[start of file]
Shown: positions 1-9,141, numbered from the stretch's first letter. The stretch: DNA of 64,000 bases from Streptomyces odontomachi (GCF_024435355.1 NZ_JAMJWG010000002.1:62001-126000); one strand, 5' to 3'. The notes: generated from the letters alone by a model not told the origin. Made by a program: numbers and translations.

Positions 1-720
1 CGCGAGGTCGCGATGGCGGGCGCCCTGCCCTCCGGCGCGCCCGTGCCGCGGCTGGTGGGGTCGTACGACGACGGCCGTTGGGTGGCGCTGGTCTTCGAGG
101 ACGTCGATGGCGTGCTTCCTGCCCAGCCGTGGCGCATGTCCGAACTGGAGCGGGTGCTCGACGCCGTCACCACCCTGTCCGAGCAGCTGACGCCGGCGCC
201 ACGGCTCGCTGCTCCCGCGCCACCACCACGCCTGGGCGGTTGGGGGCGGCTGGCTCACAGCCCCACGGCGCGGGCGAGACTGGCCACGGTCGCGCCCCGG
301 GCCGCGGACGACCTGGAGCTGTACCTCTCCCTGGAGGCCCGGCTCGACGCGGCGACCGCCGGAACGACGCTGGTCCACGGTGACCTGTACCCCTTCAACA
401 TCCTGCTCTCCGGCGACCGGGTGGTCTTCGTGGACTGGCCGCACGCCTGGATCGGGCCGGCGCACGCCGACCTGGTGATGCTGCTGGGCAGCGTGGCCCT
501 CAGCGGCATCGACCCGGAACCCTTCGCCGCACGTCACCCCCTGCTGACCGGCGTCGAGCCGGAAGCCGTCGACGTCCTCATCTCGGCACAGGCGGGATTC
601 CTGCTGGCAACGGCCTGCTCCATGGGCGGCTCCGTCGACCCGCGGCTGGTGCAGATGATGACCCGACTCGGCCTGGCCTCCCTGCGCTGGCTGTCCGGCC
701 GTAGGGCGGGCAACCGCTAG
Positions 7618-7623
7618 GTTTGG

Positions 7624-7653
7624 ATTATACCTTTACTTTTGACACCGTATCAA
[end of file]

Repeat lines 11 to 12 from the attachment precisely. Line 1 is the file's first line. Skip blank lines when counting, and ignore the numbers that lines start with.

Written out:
Positions 7618-7623
7618 GTTTGG